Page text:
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Sunderland Logo

Sunderland Logo
Sunderland Logo PNG

The club was founded by the teacher James Allan in 1879. There was an appropriate title, “Teachers of Sunderland and the surrounding area.”

The monument of Penshaw as an element of the Sunderland logo expresses the support of fellow countrymen far beyond the city limits. This monument is dedicated to the British John Lambton, who became the first Governor-General of United Canada in 1838. Penshaw, the name of the area, is translated as “wooded hill.” According to a legend, once upon a time, there lived a huge worm that devoured not only cattle but also people as long as the crusader, called John Lambton, did not cope with the dangerous creature.

Meaning and History

Sunderland Logo History
Evolution of the Sunderland Logo

The football club borrowed lions from the city emblem of Sunderland. However, the team nickname is different – black cats. This was the name of the artillery battery, located in the local area at the beginning of the XIX century. The club nickname was fixed in 1937 when 12-year-old fan Billy Morris brought a black kitten in his pocket at the FA Cup final with Preston. Then Sunderland won – 3: 1.

The wheel depicted on the Sunderland logo is a tribute to the miner’s traditions of the city. The club “Stadium of Light” was built just when one of the largest coal mining enterprises in the region was located until 1993.

Sunderland emblem

The phrase “Consectatio Excellentiae” on the Sunderland logo means “striving for excellence.”

The Wearmouth Bridge is located in the right lower corner of the logo shield, connects the north and south of the 175-thousandth Sunderland. It was opened in 1929 by the Duke of York, the future King George VI.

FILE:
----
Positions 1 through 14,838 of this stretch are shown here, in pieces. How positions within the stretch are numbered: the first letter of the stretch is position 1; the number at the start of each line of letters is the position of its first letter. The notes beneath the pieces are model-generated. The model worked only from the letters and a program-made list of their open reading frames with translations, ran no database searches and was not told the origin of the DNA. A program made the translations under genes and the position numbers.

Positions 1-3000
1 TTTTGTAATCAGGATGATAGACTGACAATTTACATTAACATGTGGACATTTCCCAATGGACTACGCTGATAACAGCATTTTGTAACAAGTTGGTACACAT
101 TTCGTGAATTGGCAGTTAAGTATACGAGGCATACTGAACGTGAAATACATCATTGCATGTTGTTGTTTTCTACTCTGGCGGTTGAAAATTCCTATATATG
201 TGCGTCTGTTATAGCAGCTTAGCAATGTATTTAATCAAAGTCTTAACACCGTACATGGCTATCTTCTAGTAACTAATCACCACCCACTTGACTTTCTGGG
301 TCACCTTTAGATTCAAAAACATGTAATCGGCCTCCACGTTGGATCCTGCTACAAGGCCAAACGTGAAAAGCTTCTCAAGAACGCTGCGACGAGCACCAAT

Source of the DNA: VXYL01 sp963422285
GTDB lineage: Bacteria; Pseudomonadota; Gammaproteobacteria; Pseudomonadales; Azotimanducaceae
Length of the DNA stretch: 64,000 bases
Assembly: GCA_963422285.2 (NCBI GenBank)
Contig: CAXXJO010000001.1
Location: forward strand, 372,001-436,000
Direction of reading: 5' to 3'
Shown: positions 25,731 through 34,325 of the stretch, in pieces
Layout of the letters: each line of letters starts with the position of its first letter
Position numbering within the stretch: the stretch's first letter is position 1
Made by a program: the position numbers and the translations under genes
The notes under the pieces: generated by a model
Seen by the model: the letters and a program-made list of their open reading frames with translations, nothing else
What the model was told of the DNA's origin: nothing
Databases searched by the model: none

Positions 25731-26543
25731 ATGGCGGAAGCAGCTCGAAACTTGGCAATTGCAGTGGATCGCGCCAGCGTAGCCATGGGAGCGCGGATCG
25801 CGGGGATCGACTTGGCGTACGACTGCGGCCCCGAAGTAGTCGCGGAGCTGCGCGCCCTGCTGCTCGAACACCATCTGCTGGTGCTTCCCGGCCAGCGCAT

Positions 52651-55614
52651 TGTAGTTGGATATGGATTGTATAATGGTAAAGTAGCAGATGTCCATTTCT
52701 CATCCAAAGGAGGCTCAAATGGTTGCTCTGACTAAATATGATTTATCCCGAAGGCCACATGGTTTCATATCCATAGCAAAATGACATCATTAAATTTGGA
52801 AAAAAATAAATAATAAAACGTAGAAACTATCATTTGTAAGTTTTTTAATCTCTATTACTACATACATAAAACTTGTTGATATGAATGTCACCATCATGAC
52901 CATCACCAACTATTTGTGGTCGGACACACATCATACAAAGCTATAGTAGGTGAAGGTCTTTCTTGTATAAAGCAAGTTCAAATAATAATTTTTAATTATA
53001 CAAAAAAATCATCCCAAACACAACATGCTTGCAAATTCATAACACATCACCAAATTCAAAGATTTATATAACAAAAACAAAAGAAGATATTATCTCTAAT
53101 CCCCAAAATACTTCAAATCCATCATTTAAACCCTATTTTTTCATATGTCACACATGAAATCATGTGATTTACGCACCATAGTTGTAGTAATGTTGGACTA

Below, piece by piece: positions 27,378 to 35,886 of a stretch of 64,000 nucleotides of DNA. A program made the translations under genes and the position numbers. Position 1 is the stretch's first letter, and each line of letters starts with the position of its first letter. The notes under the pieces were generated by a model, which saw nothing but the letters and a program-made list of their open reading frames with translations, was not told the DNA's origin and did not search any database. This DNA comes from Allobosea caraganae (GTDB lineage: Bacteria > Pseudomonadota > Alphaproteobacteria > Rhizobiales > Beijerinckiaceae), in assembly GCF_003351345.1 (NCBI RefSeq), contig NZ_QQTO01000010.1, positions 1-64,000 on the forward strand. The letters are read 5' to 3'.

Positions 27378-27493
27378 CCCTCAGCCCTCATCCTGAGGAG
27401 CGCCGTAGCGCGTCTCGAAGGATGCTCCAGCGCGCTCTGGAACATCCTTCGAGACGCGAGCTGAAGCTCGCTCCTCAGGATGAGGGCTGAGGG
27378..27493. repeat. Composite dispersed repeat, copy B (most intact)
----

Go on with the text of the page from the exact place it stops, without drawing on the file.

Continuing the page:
Sunderland sign

The Sunderland AFC club, founded in 1879, got its debut logo only in 1905. The logo depicted a black cat because the team at that time was nicknamed Black Cats. Originally called the 1800s artillery gun located on the River Wear coast. However, after a few years, the players abandoned this symbol.

1913 – 1937

Sunderland Logo 1913-1937

The emblem is made in heraldic style. The main elements of the emblem: a white shield, feathers, leaves, a globe, a knight’s helmet, and a ribbon with the motto “Nil Desperandum Auspice Deo,” which is borrowed from the city coat of arms.

1937 – 1966

Sunderland Logo 1937-1966

In 1937, the team changed the logo design. Now the shield is blue, surrounded by two lines: red and white. Below is the inscription “1936-37.”

1966 – 1973

Sunderland Logo 1966-1973

For seven years, the club has used an emblem with the letters “S” (top) and “AFC” (bottom). This is an abbreviation for the full name of the Sunderland Association Football Club. Color – scarlet on white. The font is grotesque, sans serif.

1973 – 1977

Sunderland Logo 1973-1977

The abbreviation “SAFC” on the logo is written diagonally. Black letters stand out against a red rectangle.

1977 – 1991

Sunderland Logo 1977-1991

In the late 1970s, designers updated the logo. The quadrangular shield with a sharp base and a black outline is divided into two parts. A boat is painted on blue background above because Sunderland is a port city. Below is a ball with the inscription “A F C.” Behind him are red and white stripes taken from the team’s home uniform.

1991 – 1997

Sunderland Logo 1991-1997

In 1991, the top of the shield was repainted in black. The general concept remained unchanged.

1997 – present

Sunderland Logo 1997-Present

In 1997, the club marked the move to the Stadium of Light with a new emblem. In the center is a shield divided into four parts. The lower right corner is the famous Wearmouth Bridge, which connects the south and north of the city. On the left is the Penshaw monument. On the sides are two black lions, as on the emblem of Sunderland. At the bottom of the tape is the full name of the team.

Above the shield is the motto “Consectatio Excellentiae” (“Pursuit of Excellence”). There is also a crushing wheel, symbolizing the dungeon. This is a tribute to the Durham County coal industry and a reminder that the Stadium of Light was built on the old Monkwearmouth coal mine site.